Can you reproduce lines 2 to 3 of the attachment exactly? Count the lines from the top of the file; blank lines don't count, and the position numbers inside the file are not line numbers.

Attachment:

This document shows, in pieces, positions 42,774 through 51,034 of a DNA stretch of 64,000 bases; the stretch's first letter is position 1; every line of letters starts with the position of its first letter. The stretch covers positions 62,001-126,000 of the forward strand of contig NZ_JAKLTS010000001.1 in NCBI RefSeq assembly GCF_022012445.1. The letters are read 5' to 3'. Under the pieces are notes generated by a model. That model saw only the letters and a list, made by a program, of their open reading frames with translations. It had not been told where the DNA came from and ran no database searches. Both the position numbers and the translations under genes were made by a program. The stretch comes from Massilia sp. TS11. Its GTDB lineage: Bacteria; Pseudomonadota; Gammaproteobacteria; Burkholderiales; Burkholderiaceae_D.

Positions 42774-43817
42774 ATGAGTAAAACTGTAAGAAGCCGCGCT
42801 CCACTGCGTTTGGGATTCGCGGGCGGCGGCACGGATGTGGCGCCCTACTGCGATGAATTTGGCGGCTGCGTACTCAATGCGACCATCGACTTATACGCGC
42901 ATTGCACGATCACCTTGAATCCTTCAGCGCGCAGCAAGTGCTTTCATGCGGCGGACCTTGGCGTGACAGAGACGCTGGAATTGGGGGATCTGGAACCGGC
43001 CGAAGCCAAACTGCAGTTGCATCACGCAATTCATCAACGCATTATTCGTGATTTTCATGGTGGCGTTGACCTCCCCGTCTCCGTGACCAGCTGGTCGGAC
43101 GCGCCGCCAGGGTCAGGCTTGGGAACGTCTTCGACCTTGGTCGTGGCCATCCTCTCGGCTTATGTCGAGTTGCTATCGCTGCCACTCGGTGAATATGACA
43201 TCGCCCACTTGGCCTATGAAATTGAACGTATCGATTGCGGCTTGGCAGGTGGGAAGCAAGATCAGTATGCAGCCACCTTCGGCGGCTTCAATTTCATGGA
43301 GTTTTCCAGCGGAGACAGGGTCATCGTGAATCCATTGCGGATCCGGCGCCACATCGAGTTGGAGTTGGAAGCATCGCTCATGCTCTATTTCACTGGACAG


Positions 42774-43817
42774 ATGAGTAAAACTGTAAGAAGCCGCGCT